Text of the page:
French President Nicolas Sarkozy has offered a broad riposte to unrestrained free-market capitalism at the World Economic Forum (WEF) meeting in Davos.
Sarkozy, giving the keynote address on Wednesday, told the business and political movers and shakers gathered in the Swiss resort to prepare for tighter regulations including new accounting rules and executive pay limits.
He said the risks were too great if “we do not change the regulation of our banking system and the rules for accounting and prudential oversight”.
He expanded his criticism to target what he considered reckless free trade, profits without job creation and currency manipulation.
“Finance, free trade and competition are only means, not ends,” Sarkozy said. “From the moment we accepted the idea that the market was always right and that no other opposing factors need to be taken into account, globalisation skidded out of control.”
Sarkozy’s opening address followed the traditional welcome by the Swiss president, Doris Leuthard.
In her speech, Leuthard, who is also economics minister, predicted dark times unless words were converted into action, criticising the “gap between rhetoric and reality”.
She also urged politicians, the business community and above all bankers not to return to pre-crisis habits.
“Take your responsibilities seriously and support strategies that lead to sustainable growth,” she said.
“What are we waiting for? The new century has begun with a terrible economic and financial crisis and people need jobs and income. We’ve done enough talking – now it’s time to act.”
The mood at the 40th WEF Davos meeting was less sombre and fraught than last year, when embattled company executives were repeatedly forced to dodge brickbats hurled from the audience.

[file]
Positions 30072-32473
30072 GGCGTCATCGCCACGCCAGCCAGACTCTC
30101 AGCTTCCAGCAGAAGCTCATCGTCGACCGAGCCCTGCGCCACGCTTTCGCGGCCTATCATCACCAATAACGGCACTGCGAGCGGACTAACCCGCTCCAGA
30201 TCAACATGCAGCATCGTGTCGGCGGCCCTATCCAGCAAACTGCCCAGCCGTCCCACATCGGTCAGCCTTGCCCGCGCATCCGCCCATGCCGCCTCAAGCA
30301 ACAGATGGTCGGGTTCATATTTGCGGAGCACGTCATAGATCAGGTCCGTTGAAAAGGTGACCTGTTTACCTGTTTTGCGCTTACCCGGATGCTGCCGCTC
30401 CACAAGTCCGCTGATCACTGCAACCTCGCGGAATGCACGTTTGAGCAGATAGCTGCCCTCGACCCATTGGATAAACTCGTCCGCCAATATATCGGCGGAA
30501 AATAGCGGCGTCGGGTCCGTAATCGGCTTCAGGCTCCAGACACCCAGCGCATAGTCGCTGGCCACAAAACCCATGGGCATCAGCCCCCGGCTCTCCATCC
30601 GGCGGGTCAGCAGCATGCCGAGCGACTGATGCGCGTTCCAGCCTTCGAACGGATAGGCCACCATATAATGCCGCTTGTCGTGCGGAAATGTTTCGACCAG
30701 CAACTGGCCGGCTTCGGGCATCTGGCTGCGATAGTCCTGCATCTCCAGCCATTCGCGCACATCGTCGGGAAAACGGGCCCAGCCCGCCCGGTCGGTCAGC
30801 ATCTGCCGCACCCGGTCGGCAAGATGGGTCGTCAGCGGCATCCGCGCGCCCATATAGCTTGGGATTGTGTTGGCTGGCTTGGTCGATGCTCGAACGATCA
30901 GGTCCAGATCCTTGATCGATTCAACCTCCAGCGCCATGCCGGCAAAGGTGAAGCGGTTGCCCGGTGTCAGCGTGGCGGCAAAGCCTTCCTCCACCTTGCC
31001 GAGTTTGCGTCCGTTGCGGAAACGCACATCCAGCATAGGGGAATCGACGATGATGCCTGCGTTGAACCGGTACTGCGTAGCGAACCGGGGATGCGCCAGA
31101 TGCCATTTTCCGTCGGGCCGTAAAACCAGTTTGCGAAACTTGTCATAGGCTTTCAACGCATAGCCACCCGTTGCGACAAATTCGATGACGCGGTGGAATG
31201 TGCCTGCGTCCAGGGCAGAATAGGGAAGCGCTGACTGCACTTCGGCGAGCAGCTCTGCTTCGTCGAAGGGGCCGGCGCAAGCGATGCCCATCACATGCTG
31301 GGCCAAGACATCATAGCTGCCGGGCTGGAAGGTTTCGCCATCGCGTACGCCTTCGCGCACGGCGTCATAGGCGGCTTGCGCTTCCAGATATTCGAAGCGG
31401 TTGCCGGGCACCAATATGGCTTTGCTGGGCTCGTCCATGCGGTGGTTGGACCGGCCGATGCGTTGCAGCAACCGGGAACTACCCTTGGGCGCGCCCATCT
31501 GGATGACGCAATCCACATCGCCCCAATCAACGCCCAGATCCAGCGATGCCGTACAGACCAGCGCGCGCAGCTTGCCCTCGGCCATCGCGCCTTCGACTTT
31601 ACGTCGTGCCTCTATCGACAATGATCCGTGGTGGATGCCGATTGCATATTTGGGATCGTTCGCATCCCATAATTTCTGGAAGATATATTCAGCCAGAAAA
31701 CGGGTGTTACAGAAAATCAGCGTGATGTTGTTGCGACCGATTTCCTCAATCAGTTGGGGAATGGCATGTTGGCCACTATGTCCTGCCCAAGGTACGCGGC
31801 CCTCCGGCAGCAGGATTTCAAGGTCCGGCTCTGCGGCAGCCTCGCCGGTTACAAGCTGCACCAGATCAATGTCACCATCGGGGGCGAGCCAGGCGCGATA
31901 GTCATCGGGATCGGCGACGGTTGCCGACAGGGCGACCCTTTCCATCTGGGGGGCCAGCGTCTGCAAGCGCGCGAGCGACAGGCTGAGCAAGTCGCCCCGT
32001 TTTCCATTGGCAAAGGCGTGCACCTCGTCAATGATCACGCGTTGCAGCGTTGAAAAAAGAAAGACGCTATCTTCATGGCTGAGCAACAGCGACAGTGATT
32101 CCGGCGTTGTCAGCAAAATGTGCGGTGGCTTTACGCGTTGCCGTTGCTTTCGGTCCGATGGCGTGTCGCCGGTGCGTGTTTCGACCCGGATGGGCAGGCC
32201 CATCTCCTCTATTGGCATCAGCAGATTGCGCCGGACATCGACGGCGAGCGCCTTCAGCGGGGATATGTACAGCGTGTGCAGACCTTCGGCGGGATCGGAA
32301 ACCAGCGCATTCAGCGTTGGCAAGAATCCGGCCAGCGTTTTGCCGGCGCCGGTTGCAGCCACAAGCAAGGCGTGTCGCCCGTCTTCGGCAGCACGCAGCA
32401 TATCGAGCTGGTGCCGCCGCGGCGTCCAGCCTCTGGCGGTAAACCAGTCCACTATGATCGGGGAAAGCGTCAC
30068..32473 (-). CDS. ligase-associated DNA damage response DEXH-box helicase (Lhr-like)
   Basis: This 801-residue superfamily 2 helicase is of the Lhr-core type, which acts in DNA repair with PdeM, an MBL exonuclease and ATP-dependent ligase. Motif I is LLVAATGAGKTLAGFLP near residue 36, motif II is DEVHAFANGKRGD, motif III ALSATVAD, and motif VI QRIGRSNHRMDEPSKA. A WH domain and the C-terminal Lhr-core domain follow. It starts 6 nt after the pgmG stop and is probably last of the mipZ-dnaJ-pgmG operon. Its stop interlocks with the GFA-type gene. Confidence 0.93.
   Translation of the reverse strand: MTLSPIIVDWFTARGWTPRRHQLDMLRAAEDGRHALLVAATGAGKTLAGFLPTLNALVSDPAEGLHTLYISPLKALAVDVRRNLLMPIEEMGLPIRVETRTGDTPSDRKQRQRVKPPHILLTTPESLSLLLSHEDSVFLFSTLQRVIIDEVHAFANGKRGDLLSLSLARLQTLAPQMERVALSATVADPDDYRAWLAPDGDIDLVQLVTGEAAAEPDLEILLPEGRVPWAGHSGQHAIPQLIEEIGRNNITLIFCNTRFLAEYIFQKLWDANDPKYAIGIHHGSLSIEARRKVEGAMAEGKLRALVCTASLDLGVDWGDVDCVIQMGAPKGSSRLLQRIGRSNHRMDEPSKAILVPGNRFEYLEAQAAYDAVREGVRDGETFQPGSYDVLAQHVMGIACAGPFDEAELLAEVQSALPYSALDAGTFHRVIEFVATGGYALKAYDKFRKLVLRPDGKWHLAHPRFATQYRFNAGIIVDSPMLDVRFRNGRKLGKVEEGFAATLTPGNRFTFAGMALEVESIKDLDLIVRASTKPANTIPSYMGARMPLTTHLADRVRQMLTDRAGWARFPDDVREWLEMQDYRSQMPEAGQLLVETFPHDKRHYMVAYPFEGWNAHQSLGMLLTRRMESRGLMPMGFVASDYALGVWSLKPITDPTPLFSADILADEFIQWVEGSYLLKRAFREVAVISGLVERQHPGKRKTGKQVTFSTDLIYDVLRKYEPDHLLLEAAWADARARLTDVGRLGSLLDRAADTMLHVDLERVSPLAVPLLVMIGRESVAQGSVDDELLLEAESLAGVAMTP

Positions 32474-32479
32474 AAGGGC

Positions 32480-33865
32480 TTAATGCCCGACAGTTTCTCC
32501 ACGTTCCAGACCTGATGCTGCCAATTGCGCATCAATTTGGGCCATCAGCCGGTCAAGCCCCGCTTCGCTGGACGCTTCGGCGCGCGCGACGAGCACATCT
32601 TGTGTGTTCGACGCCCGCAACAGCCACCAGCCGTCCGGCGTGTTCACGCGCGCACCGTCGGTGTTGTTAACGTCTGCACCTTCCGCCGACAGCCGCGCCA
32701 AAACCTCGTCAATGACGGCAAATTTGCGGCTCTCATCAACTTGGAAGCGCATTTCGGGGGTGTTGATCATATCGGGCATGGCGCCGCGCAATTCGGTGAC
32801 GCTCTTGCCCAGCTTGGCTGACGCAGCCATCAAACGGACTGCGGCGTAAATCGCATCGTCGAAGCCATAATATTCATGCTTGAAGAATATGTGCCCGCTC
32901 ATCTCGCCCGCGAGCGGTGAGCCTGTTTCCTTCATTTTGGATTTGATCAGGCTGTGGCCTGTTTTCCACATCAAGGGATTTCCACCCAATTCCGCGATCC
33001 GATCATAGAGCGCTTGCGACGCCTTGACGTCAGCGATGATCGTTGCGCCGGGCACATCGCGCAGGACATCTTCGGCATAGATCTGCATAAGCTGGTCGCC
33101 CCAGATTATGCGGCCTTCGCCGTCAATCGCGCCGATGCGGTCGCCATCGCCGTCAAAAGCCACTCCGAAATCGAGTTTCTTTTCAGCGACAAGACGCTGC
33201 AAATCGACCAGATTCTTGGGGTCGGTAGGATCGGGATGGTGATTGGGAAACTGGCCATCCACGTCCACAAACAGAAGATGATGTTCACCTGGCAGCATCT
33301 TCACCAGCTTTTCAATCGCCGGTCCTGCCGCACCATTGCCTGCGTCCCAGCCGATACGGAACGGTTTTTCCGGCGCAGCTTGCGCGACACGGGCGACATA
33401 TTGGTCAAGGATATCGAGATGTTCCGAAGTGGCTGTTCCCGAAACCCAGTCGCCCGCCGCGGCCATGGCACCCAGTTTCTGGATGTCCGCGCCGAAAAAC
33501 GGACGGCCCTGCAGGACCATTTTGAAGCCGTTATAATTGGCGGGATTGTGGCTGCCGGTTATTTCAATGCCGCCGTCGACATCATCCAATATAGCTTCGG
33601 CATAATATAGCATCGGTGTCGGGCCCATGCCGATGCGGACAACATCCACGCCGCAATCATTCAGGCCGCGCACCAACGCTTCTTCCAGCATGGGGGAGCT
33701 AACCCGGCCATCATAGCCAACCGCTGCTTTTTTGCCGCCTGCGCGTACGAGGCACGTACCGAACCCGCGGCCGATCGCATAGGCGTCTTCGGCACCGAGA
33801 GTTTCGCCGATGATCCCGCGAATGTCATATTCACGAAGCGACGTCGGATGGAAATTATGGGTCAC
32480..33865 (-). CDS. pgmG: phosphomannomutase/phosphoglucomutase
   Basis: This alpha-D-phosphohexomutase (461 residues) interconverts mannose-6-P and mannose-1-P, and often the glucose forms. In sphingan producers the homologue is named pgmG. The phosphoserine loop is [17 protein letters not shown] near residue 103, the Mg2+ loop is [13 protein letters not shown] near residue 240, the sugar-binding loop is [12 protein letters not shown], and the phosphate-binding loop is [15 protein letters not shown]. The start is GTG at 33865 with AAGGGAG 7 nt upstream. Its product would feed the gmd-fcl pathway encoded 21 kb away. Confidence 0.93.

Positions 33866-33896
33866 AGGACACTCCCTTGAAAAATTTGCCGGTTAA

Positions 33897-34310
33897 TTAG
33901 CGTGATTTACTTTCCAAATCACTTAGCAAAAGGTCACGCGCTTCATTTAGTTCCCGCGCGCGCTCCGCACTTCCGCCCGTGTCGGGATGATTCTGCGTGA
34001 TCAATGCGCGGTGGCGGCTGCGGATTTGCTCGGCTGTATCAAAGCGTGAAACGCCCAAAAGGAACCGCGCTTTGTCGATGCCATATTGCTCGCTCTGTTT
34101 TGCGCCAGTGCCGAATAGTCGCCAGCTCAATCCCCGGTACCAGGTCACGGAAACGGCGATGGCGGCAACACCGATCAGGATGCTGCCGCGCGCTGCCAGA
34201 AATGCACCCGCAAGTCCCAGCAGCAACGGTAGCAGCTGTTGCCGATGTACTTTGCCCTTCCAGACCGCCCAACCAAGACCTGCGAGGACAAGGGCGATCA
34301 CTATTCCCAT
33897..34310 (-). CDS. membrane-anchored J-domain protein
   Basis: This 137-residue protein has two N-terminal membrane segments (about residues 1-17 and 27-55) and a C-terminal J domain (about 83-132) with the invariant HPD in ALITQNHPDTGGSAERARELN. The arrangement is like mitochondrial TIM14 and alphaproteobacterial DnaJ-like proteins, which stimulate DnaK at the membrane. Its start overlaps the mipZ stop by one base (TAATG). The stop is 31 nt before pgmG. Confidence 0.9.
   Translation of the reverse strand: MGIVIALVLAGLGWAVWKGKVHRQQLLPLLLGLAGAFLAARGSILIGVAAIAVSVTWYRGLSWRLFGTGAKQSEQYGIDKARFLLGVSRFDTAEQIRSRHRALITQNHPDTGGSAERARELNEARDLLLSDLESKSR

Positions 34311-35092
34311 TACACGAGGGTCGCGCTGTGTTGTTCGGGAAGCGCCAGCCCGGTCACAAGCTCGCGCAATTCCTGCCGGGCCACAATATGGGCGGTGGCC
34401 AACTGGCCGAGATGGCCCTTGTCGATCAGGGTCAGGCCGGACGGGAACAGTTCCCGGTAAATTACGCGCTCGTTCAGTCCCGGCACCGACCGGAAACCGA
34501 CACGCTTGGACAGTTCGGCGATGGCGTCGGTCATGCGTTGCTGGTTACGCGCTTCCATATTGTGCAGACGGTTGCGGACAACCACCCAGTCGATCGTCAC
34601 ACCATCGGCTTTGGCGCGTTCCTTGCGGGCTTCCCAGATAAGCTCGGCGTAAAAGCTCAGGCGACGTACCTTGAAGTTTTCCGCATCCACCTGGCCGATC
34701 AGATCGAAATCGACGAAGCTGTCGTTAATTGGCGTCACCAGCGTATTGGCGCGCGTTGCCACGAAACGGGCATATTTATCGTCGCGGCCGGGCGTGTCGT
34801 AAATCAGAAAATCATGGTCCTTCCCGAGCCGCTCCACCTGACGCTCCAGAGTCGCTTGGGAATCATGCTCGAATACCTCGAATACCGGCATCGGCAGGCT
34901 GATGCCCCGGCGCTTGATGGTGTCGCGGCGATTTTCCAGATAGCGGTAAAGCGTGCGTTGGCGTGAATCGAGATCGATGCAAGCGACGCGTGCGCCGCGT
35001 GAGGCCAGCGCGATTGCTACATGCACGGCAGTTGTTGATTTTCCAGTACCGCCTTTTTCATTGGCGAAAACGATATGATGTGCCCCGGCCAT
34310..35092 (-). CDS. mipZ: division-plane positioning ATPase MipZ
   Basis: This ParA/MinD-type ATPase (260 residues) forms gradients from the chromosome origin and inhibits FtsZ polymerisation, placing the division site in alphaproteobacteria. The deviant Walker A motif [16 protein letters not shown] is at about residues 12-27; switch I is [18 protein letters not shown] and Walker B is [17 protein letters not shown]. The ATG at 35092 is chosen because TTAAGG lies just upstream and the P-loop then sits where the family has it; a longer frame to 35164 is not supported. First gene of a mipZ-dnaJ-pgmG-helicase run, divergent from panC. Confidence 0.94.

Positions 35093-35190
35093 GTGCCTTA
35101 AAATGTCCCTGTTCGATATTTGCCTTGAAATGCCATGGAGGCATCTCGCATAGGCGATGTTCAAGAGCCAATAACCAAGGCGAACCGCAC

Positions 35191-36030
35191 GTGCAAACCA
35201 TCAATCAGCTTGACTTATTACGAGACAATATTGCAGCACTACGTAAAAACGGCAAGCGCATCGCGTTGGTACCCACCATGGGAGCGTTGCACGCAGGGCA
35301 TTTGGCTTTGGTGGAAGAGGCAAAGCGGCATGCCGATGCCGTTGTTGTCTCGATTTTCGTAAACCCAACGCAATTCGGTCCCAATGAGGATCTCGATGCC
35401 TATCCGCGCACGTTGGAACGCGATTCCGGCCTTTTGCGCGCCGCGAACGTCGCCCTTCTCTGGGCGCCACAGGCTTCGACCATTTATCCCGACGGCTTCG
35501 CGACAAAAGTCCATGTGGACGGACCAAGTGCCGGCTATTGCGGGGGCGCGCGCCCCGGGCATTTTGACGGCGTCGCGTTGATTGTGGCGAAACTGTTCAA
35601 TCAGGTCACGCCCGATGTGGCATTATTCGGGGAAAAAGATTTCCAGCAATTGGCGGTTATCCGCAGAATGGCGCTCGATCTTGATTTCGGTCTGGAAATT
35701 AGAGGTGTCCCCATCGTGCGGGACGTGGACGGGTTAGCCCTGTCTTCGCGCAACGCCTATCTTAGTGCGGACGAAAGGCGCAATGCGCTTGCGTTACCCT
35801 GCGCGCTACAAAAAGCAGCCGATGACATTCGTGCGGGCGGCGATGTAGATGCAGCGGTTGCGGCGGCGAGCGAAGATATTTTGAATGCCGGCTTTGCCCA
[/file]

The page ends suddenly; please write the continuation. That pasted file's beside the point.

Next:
Having previously contrived to wreck the global economy, business leaders and politicians approached this year’s event with the intention of rolling up their sleeves to “rethink, redesign and rebuild” from the ruins of the financial crisis.
However, panel members were still confronted with some prickly issues in the early rounds of sparring, such as executive pay, draconian regulations and the possibility of a return to global recession.
This year also saw the return of several United States banking executives who had been cowed into forgoing the expensive trip across the Atlantic in 2009. They had been given plenty to talk about by US President Barack Obama’s recent plans to make their banks hand back taxpayers’ money.
The glamorous parties of yesteryear were still absent – or scaled back – as financiers instead gathered behind closed doors with regulators and politicians to hammer out ideas of how to produce a coherent global regulatory response to the banking crisis.
Indeed Leuthard and Sarkozy were speaking just hours before Obama’s first State of the Union address, where he is expected to address reforming Wall Street. Bankers at Davos, however, disagreed.
“Let’s get good regulation, better regulation, but not more regulation,” said Lord Levene, chairman of British bank Lloyds.
Peter Sands, CEO of Britain’s Standard Chartered Bank, added that his industry had already been “fundamentally changed” by tighter regulations and supervision, while Deutsche Bank chairman Josef Ackermann said everyone would lose out if governments clamped down on markets too zealously.